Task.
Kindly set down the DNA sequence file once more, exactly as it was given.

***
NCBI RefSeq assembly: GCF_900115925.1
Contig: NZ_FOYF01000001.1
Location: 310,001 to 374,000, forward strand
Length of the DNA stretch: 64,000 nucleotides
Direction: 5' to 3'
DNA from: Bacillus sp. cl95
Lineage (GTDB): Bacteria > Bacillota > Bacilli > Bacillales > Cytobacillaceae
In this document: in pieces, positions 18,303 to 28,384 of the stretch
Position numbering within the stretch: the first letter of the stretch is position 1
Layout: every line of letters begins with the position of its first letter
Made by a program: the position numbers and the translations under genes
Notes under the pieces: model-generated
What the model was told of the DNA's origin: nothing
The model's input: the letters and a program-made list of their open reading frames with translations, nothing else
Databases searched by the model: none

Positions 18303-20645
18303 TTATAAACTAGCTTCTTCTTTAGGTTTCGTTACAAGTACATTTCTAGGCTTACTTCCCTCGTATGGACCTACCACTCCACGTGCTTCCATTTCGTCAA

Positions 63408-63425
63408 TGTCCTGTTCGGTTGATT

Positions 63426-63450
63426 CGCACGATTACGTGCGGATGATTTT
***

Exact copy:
NCBI RefSeq assembly: GCF_900115925.1
Contig: NZ_FOYF01000001.1
Location: 310,001 to 374,000, forward strand
Length of the DNA stretch: 64,000 nucleotides
Direction: 5' to 3'
DNA from: Bacillus sp. cl95
Lineage (GTDB): Bacteria > Bacillota > Bacilli > Bacillales > Cytobacillaceae
In this document: in pieces, positions 18,303 to 28,384 of the stretch
Position numbering within the stretch: the first letter of the stretch is position 1
Layout: every line of letters begins with the position of its first letter
Made by a program: the position numbers and the translations under genes
Notes under the pieces: model-generated
What the model was told of the DNA's origin: nothing
The model's input: the letters and a program-made list of their open reading frames with translations, nothing else
Databases searched by the model: none

Positions 18303-20645
18303 TTATAAACTAGCTTCTTCTTTAGGTTTCGTTACAAGTACATTTCTAGGCTTACTTCCCTCGTATGGACCTACCACTCCACGTGCTTCCATTTCGTCAA

Positions 63408-63425
63408 TGTCCTGTTCGGTTGATT

Positions 63426-63450
63426 CGCACGATTACGTGCGGATGATTTT